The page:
The men and women of the U.S. military are still fighting the war in Afghanistan, even if it doesn’t get much mention in the mainstream media, said Army Vice Chief of Staff Gen. John F. Campbell.
“Our nation continues to be a nation at war,” Campbell said during a noncommissioned officers forum at the Association of the United States Army’s Annual Meeting and Exposition Oct. 21. “You don’t see it on the Washington Post. You don’t see it in the news.”
“Every single night, there are hundreds of acts of valor and we start taking it for granted,” he added.
Campbell emphasized the even though the U.S. mission in Afghanistan is winding down, it still remains a dangerous and noble cause for the Army.
“We can never ever forget the sacrifices of these soldiers,” Campbell said.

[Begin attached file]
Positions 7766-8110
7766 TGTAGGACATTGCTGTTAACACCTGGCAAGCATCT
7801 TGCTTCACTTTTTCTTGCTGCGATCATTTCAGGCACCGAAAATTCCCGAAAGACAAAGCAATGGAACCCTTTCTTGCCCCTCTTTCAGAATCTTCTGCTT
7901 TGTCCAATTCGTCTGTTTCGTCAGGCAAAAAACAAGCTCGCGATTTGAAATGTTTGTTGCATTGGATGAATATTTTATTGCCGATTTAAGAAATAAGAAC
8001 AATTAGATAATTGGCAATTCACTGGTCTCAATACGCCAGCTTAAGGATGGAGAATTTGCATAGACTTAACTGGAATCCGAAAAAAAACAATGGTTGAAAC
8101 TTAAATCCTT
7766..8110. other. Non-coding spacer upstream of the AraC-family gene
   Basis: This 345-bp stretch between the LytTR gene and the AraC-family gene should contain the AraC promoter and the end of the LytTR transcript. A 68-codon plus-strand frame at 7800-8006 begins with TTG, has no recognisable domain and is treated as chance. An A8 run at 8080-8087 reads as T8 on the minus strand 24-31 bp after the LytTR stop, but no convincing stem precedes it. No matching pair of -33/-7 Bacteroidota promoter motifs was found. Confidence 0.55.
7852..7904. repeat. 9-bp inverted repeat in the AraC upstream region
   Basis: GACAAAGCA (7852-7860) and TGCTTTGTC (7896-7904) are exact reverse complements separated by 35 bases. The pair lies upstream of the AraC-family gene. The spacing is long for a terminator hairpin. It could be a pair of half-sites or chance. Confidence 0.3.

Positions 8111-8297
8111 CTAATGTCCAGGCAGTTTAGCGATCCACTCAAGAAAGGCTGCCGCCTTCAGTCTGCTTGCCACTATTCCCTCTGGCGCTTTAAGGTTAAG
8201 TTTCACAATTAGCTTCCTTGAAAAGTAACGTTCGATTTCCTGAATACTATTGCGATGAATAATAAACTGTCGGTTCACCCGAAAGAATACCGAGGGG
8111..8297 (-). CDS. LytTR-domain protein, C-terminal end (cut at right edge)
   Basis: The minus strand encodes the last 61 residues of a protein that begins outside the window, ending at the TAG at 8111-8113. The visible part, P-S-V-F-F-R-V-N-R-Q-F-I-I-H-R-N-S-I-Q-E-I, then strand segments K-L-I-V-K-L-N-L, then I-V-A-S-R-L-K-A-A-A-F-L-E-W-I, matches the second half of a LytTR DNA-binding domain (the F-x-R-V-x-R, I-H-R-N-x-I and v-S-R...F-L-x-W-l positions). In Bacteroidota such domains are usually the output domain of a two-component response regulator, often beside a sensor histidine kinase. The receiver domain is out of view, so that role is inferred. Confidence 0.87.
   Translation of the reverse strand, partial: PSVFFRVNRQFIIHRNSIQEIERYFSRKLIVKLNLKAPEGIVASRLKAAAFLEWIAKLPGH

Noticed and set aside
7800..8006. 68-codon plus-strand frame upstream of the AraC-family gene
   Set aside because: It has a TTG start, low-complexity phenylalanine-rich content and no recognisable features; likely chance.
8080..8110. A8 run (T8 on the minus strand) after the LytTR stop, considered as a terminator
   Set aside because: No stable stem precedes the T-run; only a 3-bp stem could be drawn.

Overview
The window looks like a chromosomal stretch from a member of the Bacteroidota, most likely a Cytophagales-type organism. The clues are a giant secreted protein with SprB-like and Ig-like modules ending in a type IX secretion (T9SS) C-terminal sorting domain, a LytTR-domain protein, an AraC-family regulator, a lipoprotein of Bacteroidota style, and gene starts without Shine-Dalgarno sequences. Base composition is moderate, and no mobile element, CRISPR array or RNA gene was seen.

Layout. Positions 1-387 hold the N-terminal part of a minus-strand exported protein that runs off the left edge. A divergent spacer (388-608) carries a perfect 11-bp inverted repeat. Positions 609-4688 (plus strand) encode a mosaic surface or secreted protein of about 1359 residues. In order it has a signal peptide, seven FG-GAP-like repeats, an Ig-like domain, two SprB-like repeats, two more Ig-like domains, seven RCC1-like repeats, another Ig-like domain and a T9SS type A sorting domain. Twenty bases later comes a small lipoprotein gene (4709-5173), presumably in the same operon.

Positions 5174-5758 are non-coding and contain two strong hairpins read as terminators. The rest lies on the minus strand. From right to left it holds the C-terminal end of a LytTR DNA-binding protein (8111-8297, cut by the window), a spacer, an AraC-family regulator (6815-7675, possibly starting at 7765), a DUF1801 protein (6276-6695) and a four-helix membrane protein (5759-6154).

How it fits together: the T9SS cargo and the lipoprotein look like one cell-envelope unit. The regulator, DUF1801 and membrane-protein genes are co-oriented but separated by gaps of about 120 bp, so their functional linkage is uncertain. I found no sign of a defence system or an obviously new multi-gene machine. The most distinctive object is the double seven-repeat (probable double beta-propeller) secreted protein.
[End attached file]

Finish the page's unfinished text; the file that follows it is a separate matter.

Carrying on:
The general reminded the soldiers present that during AUSA’s 2003 Annual Meeting, then-Chief of Staff Gen. Peter Schoomaker had warned that the war in Iraq was going to be a long struggle.
“And 10 years later, he was right,” Campbell said. “And our nation continues to be in danger today. Whether it’s Iran, Syria, what’s happening in China, this is a dangerous world we live in.”
Campbell said that even though the Army is transitioning to a smaller force, it will still remain the best army in the world with a focus on addressing these growing global dangers. Using recent Army missions in Africa, Campbell described near future missions as ones focused around small teams, led by a single NCO.
“We going to make tough decisions,” he said. “We’re going to downsize our army as the world gets more dangerous, I believe, and make some very tough choices as we move forward.”
Adding, “We always have, and what no one can take away, is the spirit of the American soldier, and the strength and experience of our leaders, especially our noncommissioned officers…You may not have all the resources you’ve had in the past…but you’re rich in leadership and you’re rich in experience.”